Tesla CEO Elon Musk Claims Demand Is Not Waning
【Summary】Despite recent reports stating that Tesla is struggling and that demand for the brand’s electric cars is dropping, CEO Elon Musk told investors that sales and production are still doing well.
Recent reports have painted a tumultuous time for Tesla. In May, outlets picked up an all-staff email that stated Tesla would be out of money within 10 months . For a tech-forward brand that has some of the most sought-after electric cars on the road, that's scary news. Apparently, those reports are bogus, as Tesla CEO Elon Musk told investors that the company's doing really well.
Tesla Still Has Demand For Its EVs
In a report, USA Today states that Musk set aside recent reports claiming demand for the automaker's electric cars is waning. At Tesla's annual meeting, Musk told investors that "sales have far exceeded production, and production has been pretty good," reports the outlet. "I want to be clear – there is not a demand problem. Absolutely not," said Musk.
Obviously, the statements come at an interesting time for the brand, as the staff-only email painted a grim picture and the automaker's first-quarter earning revealed a loss of over $700 million . The reason for the massive loss was due to slowing demand for the Model 3 and issues that Tesla had with delivering the affordable sedan to consumers.
But that, apparently, is only one part of the picture. A report by CNBC claims that May was a good month for Tesla, as registrations for Model 3 sedans increased. So perhaps things are better than outlets claim. Furthering on the reassurance to investors, Musk also took some time to reaffirm the company's goal of coming out with fully autonomous cars in 2020.
"I think it's basically financially insane to buy anything other than an electric car that's upgradeable to autonomy," said Musk.
What Else Is In The Pipeline?
Autonomous vehicles aren't the only thing Musk wants to come out with by 2020. The CEO also claimed that the Model Y would reach "volume production" by fall 2020. "Internally we're aiming for sooner than that but we want to have some margin on that timing," he said.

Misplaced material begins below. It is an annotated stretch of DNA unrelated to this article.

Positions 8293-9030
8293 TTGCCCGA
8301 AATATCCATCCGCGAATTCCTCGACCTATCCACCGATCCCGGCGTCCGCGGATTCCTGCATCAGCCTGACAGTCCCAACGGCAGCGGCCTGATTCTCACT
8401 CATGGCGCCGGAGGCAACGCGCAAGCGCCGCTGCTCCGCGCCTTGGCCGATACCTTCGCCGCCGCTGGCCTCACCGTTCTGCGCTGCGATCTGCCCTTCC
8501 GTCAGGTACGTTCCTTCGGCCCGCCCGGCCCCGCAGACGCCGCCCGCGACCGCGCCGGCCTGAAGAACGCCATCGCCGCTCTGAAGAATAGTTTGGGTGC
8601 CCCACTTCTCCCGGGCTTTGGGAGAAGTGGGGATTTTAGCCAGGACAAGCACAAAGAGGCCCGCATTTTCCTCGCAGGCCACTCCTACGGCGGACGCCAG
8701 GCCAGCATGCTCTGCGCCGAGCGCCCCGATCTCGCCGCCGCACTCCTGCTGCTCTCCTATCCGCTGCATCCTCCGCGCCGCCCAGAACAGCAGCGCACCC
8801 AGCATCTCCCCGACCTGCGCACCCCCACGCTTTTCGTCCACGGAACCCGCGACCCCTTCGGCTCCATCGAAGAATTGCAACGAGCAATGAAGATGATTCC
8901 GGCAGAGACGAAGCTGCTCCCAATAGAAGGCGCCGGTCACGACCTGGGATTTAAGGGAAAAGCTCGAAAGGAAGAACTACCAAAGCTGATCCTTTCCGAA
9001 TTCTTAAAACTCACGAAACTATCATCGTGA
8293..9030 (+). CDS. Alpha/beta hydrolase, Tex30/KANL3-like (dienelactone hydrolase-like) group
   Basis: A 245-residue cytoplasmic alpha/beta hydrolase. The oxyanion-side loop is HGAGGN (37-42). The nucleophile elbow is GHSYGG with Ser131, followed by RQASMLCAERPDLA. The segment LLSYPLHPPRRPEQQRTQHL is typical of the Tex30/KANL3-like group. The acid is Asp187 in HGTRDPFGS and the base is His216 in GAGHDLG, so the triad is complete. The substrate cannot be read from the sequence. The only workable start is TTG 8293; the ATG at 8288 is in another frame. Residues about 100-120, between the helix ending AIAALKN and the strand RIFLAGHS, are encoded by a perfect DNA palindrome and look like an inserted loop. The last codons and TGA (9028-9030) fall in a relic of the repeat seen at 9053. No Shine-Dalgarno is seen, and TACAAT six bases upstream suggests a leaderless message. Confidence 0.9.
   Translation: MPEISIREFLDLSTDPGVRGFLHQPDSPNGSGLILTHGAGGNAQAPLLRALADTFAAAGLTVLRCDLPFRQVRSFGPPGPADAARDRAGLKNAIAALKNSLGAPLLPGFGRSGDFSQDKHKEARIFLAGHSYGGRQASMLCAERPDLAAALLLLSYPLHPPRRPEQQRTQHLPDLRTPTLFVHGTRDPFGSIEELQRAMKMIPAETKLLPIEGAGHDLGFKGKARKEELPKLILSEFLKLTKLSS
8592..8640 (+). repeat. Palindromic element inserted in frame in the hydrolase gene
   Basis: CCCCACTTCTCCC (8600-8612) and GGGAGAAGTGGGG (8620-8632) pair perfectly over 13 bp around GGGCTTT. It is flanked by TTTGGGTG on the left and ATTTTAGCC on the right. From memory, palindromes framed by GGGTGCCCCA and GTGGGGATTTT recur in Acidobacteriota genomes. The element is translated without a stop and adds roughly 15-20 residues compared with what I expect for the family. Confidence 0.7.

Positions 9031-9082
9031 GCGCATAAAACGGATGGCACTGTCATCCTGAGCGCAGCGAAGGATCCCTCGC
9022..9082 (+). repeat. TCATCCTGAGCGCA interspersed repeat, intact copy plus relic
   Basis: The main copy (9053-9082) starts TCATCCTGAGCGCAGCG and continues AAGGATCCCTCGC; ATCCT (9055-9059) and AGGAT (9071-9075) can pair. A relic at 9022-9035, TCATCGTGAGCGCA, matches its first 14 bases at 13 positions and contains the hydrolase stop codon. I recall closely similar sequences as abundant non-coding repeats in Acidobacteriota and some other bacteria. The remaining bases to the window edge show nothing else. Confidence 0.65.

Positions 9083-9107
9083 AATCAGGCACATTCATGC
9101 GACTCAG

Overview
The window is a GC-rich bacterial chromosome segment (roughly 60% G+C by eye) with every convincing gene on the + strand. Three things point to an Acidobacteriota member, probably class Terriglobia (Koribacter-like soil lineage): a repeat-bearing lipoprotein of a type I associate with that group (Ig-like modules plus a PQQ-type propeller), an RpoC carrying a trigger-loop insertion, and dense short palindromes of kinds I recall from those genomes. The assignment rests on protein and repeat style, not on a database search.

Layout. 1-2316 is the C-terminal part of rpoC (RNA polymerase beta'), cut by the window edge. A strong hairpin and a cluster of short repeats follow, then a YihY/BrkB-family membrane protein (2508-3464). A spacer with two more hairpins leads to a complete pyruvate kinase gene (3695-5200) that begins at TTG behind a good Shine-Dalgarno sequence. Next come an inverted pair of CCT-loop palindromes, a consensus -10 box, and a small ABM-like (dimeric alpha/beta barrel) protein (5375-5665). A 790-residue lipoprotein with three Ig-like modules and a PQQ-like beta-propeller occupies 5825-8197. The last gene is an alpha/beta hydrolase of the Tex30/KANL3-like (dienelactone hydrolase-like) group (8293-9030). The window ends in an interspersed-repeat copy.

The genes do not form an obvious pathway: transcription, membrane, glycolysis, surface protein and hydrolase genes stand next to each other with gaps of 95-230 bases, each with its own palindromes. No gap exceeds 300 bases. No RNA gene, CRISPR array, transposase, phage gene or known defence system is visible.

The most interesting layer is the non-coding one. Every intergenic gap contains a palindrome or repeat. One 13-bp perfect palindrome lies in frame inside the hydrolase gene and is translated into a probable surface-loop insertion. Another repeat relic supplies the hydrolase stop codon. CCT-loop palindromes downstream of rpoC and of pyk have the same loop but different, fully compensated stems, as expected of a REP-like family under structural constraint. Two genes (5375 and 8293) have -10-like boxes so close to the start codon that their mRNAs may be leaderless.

Then there's the electric pickup, which Musk hopes to have out in some form this summer. The truck has to meet all of Musk's insane expectations, as he recently said it would outperform a Ford F-150 and be sportier than a Porsche 911 while costing less than $50,000.
So, it's business as usual, according to Musk. And not only business, but good business. An issue the brand is likely to run into, though, is with getting raw materials for its electric vehicles. Supplies are expected to run dry soon, as multiple automakers are working on EVs. Musk, as always, has a solution for that, too.
"We might get into the mining business. Maybe," he said. "We'll do whatever we have to to ensure we can scale at the fastest way possible."
Vineeth Joel Patel
Joel Patel has been covering all aspects of the automotive industry for four years as an editor and freelance writer for various websites. When it comes to cars, he enjoys covering the merger between technology and cars. In his spare time, Joel likes to watch baseball, work on his car, and try new foods
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